And then there’s the stand. Sorry, folks, but the stand is just ridiculous. Let’s suppose, for a moment, that you know nothing about the PS5. And let’s suppose that you, by some stroke of luck, beat the queues and found yourself in possession of a new PS5, despite the fact that legions of well-informed fans have tried futilely for months to snag one. And let’s suppose even further that you’re the type who eschews direction, who’s of the mind that you can figure out anything, including the most elaborate IKEA assembly, on your own, instruction manuals be damned.

You may first dismiss the stand — a flimsy, easily bendable piece of black-matte plastic — with “What the fuck is this?” indifference. You’d then place your console flat, because that’s just how industrial design works. (That there’s any room for confusion about it in the first place should be an indication that, hey, maybe an ancillary base isn’t the way to go.) With the flat side down, the disc drive is level, just the way nature intended. The curvilinear side, meanwhile, arcs up with the grace of a dolphin. An upside-down PS5 is markedly less of an eyesore than its properly situated relatives.

In short, the PS5 just looks better when you flip it like a pancake.

To be clear, I’m not recommending you walk away from this post and reorient your PS5 like the PS1s of yore. My console is running smoothly right now, but I don’t have a crystal ball. Will the thing sputter out in two weeks? Six months? A year? It’s all anyone’s guess. Hermen Hulst, if anything goes wrong with (allegedly) yours, please let me know ASAP.

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  • As I am one of those yet to obtain a PS5 (waiting for Ratchet & Clank as I think that’s the first true next gen game I’m interested in that you need a PS5 to play) I commend you for having the strength to defy the ‘rules’.

    For me I would be worried that, long term, the PS5 would be designed to blow the air a certain way more than the other, so dust could be accumulating more than it should in that orientation. A few months isn’t a lot to go by, my PS4 didn’t start sounding like a jet engine til around 2016/17 and despite massive amounts of cleaning, it’s always like that now..

  • I’m more surprised it hasn’t melted in that tiny little compartment. Looks like the back of the shelf is open but still seems like the airflow is quite restricted. I had mine on a shelf under the TV with open back and sides and felt it was getting too hot there. It’s now sitting out in the open, vertically.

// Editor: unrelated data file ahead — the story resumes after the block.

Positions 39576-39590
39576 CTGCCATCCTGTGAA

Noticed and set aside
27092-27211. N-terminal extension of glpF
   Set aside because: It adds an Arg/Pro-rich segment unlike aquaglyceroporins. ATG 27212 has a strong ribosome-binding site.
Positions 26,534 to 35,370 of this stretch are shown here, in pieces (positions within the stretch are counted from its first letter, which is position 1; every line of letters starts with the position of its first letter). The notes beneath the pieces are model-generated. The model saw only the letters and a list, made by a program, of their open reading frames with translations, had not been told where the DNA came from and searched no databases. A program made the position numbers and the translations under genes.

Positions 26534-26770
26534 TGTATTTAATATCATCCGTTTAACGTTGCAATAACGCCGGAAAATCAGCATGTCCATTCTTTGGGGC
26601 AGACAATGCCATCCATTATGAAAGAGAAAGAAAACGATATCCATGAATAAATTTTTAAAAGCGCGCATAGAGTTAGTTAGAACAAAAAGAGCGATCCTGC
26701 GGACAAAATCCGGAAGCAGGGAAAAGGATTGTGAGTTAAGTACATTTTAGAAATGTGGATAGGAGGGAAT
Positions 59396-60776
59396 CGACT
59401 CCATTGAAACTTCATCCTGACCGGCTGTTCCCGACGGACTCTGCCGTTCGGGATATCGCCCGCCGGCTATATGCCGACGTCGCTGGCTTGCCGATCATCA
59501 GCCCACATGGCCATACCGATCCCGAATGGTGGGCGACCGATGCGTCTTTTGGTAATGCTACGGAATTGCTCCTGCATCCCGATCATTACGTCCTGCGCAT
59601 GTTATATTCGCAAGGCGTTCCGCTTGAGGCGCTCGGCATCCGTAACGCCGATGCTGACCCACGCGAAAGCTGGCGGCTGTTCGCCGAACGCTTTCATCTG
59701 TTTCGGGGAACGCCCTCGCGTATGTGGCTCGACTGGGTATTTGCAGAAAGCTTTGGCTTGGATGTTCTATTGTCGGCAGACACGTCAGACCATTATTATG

Maybe I’m being too paranoid. I know they can handle some heat but I feel bad playing for more than an hour or so when it’s too hot (30+ degrees).

    • That doesn’t sound overly paranoid. It’s always best to assume hardware wasn’t intended for Australian weather. It’s not necessarily the heat on the day as much as the days/weeks of ongoing heat.

  • Longer term excess heat will cook the electrolytic capacitors in the PSU etc and shorten the service life, best to have as open as possible, maybe even a USB fan plugged in?

  • Horizontal layout was definitely an afterthought for Sony otherwise they would’ve just designed a fucking flat side lmao. Instead they slap a band-aid on it and now people are getting it wrong

  • The heatsink is on the opposite side from the drive, so you are preventing it from working a full efficiency, thus causing it to run hot.
    Study this official Sony tear-down to see for yourself:
    Aside from the additional heat you’re forcing to stay in the case, the cabinet you’ve got it mounted in only makes it worse.
    If you’re going to be a tech journalist, at least put in the bare minimum of effort and initiative to know what the hell you’re writing about. Otherwise vacate the position for people who actually give a damn about what they write vs. this entirely unresearched garbage.

    Also, your design sense is terrible.
    It does not look better with the drive on top at all as it breaks the aesthetic of the Wave design.